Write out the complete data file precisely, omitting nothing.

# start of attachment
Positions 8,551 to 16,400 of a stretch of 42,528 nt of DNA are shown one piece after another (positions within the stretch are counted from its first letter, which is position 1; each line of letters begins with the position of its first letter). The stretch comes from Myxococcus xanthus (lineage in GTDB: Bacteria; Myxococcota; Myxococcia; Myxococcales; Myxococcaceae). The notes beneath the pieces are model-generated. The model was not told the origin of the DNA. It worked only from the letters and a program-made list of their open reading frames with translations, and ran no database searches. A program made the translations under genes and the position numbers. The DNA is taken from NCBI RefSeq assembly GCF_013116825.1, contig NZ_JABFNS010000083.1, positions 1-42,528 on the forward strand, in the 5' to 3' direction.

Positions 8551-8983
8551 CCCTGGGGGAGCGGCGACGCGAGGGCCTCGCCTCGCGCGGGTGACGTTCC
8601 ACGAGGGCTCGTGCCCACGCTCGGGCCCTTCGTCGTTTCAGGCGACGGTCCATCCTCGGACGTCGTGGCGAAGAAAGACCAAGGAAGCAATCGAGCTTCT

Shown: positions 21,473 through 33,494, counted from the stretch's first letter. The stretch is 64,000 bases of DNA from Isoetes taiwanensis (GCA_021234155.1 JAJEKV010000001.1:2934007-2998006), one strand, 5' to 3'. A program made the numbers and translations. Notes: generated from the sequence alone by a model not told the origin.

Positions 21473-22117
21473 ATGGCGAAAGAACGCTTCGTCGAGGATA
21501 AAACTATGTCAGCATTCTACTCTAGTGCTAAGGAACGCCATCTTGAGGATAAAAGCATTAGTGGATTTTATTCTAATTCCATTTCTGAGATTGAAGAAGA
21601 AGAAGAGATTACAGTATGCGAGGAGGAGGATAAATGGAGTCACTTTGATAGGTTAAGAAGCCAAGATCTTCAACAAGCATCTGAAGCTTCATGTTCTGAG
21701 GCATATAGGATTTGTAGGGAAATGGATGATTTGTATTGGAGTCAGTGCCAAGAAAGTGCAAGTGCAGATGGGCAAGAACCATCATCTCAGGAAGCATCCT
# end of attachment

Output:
Positions 8,551 to 16,400 of a stretch of 42,528 nt of DNA are shown one piece after another (positions within the stretch are counted from its first letter, which is position 1; each line of letters begins with the position of its first letter). The stretch comes from Myxococcus xanthus (lineage in GTDB: Bacteria; Myxococcota; Myxococcia; Myxococcales; Myxococcaceae). The notes beneath the pieces are model-generated. The model was not told the origin of the DNA. It worked only from the letters and a program-made list of their open reading frames with translations, and ran no database searches. A program made the translations under genes and the position numbers. The DNA is taken from NCBI RefSeq assembly GCF_013116825.1, contig NZ_JABFNS010000083.1, positions 1-42,528 on the forward strand, in the 5' to 3' direction.

Positions 8551-8983
8551 CCCTGGGGGAGCGGCGACGCGAGGGCCTCGCCTCGCGCGGGTGACGTTCC
8601 ACGAGGGCTCGTGCCCACGCTCGGGCCCTTCGTCGTTTCAGGCGACGGTCCATCCTCGGACGTCGTGGCGAAGAAAGACCAAGGAAGCAATCGAGCTTCT

Shown: positions 21,473 through 33,494, counted from the stretch's first letter. The stretch is 64,000 bases of DNA from Isoetes taiwanensis (GCA_021234155.1 JAJEKV010000001.1:2934007-2998006), one strand, 5' to 3'. A program made the numbers and translations. Notes: generated from the sequence alone by a model not told the origin.

Positions 21473-22117
21473 ATGGCGAAAGAACGCTTCGTCGAGGATA
21501 AAACTATGTCAGCATTCTACTCTAGTGCTAAGGAACGCCATCTTGAGGATAAAAGCATTAGTGGATTTTATTCTAATTCCATTTCTGAGATTGAAGAAGA
21601 AGAAGAGATTACAGTATGCGAGGAGGAGGATAAATGGAGTCACTTTGATAGGTTAAGAAGCCAAGATCTTCAACAAGCATCTGAAGCTTCATGTTCTGAG
21701 GCATATAGGATTTGTAGGGAAATGGATGATTTGTATTGGAGTCAGTGCCAAGAAAGTGCAAGTGCAGATGGGCAAGAACCATCATCTCAGGAAGCATCCT